29 oktober 2005
Corporate world hardly responds to Pakistan earthquake
Jaap 't Gilde, Pakistan action coordinator of the Consortium of Relief Organisations (Samenwerkende Hulp Organisaties), reports only incidental gifts like tents or food, but, he says: "Such gifts are not always practical. In the first place they require transport, which is scarce. And in the second place food donations are not always compatible with local food habits. We try to procure as much as we can in the region itself. Pakistan itself is very good in making tents. Unfortunately there are not many in stock at the moment, because many of them were shipped to the victims of the tsunami."
Businesses have been helpful with the television campaign of this week to raise money for the victims of the earthquake. For example Rabobank did not charge for the transaction costs of internet donations. An airline company offered transport capacity to the region. A Dutch manufacturer of tents offered its help to Doctors without Borders (Artsen zonder Grenzen). And ReCell, a company that recycles cellphones, has started a campaign to donate discarded phones for Pakistan.
But these initiatives amount to nothing of the sort of what happened after tsunami. Asked for the underlying reasons, Jaap 't Gilde thinks it has to do with the fact that "the culture and tradition of Pakistan are much further removed from ours, which makes it a distant region. The countries hit by tsunami were holiday destinations. The tsunami was also brought to life for us through the footage made by tourists. The disaster was vividly brought back home. And, it might sound a bit cynical, but the time of the tsunami disaster, Boxing Day, was also a big advantage for fund raising. People really felt the wish to 'do good'."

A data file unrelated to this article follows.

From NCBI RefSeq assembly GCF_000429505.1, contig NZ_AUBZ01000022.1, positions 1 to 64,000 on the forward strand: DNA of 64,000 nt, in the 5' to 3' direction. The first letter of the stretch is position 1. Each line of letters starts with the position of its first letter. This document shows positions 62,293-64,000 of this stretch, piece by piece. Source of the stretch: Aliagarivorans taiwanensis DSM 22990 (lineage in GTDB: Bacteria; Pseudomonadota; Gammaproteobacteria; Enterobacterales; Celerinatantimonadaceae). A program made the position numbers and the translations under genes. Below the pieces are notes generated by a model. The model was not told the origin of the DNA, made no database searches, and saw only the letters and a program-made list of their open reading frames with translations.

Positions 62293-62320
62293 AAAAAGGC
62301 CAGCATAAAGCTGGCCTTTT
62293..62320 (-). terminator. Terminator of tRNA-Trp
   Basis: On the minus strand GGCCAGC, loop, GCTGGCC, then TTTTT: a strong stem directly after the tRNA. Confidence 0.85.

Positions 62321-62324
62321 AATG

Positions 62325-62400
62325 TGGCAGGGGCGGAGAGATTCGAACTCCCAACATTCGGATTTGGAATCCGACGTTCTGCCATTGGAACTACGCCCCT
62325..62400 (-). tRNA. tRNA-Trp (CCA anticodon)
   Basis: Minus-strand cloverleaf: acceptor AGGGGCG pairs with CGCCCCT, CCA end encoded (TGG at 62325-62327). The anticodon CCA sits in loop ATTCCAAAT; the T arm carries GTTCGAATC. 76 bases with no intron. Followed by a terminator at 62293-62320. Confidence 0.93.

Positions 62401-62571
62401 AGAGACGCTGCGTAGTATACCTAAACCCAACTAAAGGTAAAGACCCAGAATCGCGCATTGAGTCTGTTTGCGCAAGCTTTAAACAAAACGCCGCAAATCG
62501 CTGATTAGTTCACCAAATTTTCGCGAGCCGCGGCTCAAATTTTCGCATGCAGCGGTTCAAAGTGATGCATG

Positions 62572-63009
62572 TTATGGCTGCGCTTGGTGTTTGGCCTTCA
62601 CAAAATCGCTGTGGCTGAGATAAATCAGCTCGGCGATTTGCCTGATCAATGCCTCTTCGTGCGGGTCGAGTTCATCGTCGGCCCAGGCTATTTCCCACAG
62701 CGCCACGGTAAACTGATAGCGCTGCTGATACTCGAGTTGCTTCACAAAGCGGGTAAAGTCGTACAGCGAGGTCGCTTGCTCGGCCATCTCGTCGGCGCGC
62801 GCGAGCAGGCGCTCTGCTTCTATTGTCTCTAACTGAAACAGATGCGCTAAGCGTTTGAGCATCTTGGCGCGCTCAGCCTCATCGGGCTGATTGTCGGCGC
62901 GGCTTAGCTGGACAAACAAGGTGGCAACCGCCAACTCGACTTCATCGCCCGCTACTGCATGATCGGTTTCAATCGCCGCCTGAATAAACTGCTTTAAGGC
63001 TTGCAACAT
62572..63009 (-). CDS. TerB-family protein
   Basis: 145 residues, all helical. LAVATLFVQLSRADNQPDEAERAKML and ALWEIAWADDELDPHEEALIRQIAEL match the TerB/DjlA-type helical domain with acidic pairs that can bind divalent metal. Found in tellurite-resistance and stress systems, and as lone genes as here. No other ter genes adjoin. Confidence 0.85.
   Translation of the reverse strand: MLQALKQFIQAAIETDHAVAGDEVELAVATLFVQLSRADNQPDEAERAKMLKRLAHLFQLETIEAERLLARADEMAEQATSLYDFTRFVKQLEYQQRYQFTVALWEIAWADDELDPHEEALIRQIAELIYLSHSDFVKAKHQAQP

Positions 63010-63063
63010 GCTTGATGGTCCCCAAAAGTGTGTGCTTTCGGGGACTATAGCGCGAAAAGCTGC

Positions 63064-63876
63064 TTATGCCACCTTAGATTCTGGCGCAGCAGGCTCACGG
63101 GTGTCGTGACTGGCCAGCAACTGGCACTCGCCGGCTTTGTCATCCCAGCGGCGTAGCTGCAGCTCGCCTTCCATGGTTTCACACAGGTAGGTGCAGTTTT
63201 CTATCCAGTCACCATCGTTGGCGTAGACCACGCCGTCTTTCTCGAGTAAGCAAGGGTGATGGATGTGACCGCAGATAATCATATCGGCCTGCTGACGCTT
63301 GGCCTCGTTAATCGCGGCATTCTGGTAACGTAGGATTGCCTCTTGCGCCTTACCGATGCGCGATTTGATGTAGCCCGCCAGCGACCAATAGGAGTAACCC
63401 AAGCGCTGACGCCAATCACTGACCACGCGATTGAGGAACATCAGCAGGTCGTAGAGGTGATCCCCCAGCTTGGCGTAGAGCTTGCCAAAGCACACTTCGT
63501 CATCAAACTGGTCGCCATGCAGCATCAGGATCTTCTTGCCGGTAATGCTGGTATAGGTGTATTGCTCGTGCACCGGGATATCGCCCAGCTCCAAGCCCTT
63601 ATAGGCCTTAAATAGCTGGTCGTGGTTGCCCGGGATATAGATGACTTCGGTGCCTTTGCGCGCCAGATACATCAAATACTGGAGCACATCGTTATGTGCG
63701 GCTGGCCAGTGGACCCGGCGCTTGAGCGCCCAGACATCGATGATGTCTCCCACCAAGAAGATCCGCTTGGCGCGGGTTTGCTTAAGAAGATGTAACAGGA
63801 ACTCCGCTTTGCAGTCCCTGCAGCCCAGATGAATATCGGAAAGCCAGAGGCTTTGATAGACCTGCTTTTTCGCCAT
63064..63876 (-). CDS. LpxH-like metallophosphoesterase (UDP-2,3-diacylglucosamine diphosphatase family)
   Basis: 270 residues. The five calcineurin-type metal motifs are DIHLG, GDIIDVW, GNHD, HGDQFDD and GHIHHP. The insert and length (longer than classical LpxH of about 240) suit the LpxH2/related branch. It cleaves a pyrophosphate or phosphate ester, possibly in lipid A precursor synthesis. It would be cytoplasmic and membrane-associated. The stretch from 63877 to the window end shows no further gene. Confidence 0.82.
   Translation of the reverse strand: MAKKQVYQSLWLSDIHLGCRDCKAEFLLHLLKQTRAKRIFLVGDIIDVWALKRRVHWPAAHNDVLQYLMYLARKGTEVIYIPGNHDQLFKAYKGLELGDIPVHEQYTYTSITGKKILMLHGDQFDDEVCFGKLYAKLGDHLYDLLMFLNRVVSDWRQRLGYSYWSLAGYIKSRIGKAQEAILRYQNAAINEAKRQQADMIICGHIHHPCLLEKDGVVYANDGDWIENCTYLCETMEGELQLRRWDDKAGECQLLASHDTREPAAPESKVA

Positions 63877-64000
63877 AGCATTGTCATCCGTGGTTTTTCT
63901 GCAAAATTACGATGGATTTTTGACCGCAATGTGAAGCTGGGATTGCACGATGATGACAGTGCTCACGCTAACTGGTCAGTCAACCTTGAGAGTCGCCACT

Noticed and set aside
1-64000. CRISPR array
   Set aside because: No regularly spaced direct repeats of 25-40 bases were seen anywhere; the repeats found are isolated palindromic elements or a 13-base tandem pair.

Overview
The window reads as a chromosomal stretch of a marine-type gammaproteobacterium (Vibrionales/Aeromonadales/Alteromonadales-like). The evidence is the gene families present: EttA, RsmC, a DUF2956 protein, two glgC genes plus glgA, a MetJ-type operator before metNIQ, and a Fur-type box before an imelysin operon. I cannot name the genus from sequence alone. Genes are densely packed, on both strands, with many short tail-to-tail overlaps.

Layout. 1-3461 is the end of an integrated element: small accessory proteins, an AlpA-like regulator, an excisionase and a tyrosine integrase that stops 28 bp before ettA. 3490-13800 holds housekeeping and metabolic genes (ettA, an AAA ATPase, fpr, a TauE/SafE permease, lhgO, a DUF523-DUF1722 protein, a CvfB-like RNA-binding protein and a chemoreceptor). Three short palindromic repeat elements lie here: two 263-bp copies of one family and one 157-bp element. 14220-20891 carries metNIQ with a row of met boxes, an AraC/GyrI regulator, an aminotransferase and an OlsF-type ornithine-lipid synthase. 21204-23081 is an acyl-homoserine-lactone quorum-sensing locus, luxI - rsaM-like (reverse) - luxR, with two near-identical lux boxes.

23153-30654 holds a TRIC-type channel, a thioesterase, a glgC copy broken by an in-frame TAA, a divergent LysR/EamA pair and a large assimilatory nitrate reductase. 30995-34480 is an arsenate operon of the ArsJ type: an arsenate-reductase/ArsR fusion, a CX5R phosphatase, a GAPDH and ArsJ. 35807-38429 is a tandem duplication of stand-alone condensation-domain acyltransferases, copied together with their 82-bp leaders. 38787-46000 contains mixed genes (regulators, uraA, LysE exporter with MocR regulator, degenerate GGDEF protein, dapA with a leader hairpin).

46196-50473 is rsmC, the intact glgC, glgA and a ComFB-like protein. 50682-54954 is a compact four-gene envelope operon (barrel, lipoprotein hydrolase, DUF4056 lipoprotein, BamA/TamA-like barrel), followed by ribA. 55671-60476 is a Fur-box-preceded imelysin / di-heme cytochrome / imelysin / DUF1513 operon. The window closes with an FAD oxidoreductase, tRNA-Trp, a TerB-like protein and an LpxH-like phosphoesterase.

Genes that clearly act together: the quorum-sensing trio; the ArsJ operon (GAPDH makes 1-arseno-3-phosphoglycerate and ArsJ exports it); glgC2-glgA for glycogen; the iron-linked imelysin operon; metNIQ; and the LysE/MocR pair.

A corporate tsunami-response that was very much welcomed at the time, came from Capgemini. This provider of business services offered to design a script for relief organisations in order to accelerate aid in disaster operations. When P+ inquired about the progress of the new electronic system, it appeared that the initiative never materialized. Wolfgang Keller, manager fundraising of the Netherlands Red Cross: "Not all aid organisations in the Consortium, that combine their forces in case of disasters, wanted to apply the same system. Well, that made Capgemini change its mind."
So if companies have goods or services to offer, who should they turn to? Jaap 't Gilde: "They can come to the Consortium, but then they are directed to one of the ten aid organisations."
P+ Webtip: Giro 800800